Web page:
Aora Solar Ltd. is aiming to win clients from the “Facebook generation” with community-scale generators that double as giant sculptures, according to the designer of its tulip-shaped solar towers.
The facilities, which use a combination of mirrors and fuels such as natural gas or biomass to generate 100 kilowatts of power, combine style and function to persuade design- conscious consumers to erect generators close to their homes, Haim Dotan said at the inauguration of the company’s second plant.
“This project should be put on Facebook so all the children of the world can see it, not only in professional magazines,” said Dotan, who also designed Israel’s pavilion at the 2010 World Expo in Shanghai. “Beauty doesn’t mean that it’s more expensive. It’s down to fun and hard work.”
Aora this month began feeding power to the grid from its second prototype plant in Almeria, southern Spain, and aims to install about 50 of generators this year, Chief Executive Officer Zev Rosenzweig said. He’s seeking to raise $35 million to $40 million of new capital so that he can build several hundred generators in 2013.
The micro solar-thermal plants generate about 100 kilowatts of power and cost about $550,000 each. They’re designed to allow developers to build up capacity slowly without the project loans needed by the biggest solar plants.
“I need the working capital to grow explosively,” he said in an interview at the site of the Almeria plant. “If you’re putting up 200 megawatts of concentrating solar power, you need to find someone who’s going to trust you with a billion dollars and that’s a declining demographic. I believe I will receive many, many orders in next nine months.”
The solar tulip’s combination of solar and combustion- fueled generation means it can guarantee to supply power 24 hours a day with its computer software blending the two energy sources as the weather conditions fluctuate. The cost of power from a solar tulip “compares very favorably” with any other solar-thermal project that has been announced, Rosenzweig said.
The plants use an array of 50 computer-controlled mirrors to focus the sun’s rays on a receptor atop a 35-meter tower, which heats compressed air to 1,000 degrees centigrade and powers a turbine. By using air rather than the steam turbines most other solar-thermal plants have, Aora reduces the plant’s water consumption to less than 230 liters a megawatt-hour compared with 3,000 liters for a steam plant, Rosenzweig said.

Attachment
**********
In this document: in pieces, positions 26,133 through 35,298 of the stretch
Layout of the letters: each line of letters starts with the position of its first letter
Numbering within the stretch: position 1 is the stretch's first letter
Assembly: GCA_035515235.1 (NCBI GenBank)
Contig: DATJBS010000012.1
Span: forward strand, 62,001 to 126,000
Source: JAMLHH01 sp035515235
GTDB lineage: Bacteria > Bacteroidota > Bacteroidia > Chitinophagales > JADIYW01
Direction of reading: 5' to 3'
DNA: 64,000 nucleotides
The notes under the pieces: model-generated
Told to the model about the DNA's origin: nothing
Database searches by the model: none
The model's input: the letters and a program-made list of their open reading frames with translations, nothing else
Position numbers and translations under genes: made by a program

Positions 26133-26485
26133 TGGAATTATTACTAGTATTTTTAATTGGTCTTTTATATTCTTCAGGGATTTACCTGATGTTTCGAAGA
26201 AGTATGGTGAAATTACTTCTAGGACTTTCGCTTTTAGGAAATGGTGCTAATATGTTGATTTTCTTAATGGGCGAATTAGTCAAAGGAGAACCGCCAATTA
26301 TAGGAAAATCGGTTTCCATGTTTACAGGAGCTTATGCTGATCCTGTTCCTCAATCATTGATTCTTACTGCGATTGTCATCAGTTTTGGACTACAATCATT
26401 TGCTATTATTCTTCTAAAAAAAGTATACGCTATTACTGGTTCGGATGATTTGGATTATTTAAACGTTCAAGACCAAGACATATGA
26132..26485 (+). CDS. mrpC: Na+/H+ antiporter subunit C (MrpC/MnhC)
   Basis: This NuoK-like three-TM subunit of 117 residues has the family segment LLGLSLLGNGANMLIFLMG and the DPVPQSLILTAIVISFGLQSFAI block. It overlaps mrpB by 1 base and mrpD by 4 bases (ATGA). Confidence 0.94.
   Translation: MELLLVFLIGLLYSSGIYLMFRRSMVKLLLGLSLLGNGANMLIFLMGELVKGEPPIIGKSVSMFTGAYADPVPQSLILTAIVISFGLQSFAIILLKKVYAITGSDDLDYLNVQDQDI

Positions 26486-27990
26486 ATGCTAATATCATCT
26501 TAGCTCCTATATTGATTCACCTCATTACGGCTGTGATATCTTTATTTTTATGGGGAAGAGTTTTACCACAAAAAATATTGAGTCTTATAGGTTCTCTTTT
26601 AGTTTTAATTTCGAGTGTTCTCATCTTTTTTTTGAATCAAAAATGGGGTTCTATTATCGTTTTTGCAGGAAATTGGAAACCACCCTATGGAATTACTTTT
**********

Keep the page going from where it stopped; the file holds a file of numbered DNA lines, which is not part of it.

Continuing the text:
Sun and Water
“This was developed for use in desert environments where you have the most sun and the least water,” Rosenzweig said.
The plant in Almeria, the only desert in continental Europe, uses water for washing the mirrors and for cooling the air sucked into the compressor when the atmospheric temperature breaches 35 degrees centigrade.
Aora’s strategy contrasts with the approach of rival solar- thermal developers such as BrightSource Energy Inc. and Seville- based Abengoa SA that have been building ever larger plants in southern Spain and the southwestern U.S. in a bid to drive down the cost of equipment. BrightSource is building the world’s largest solar power plant, a 392-megawatt generating complex at Ivanpah in California.
“I gain efficiencies by building a small, simple plant over and over again,” Rosenzeweig said.
The solar tulip can match the power of a utility-scale plant like BrightSource’s by building 100 or more units together. Dotan, a former construction worker with offices in Tel Aviv and Shanghai, imagines the towers painted in different colors stretching out across the desert floor.
Deserts as Gardens
“Deserts are beautiful, but we want to turn them into gardens,” he said. “The sun is going to make the desert bloom.”
Aora, based in Rehovot, Israel, was spun off by EDIG Industries last year and is majority owned by the CPC investment fund. EDIG retains a 17.5 percent stake.
Rosenzweig said the technology can supply power to small communities or business or directly to power companies. Aora is in talks with an architect in California who wants to build one $555,000 plant as the power source for a 60-home development that will be independent of the power grid.
A dairy cooperative in Spain is considering building a tulip and using its excess heat for pasteurizing milk and, through a technique called absorption chilling, to cool the processed milk while producing biogas for the burner from its cow dung.
“It’s a closed loop,” Rosenzweig said. “Anything that comes out of the cow goes back” into the cycle.
Still, Rosenzweig, who previously worked in the nuclear power and defense industries, isn’t relying on the generation that has grown up with Facebook, the largest social network, to deliver his business plan.
“It’ll take about 10 years to catch on with them,” he said.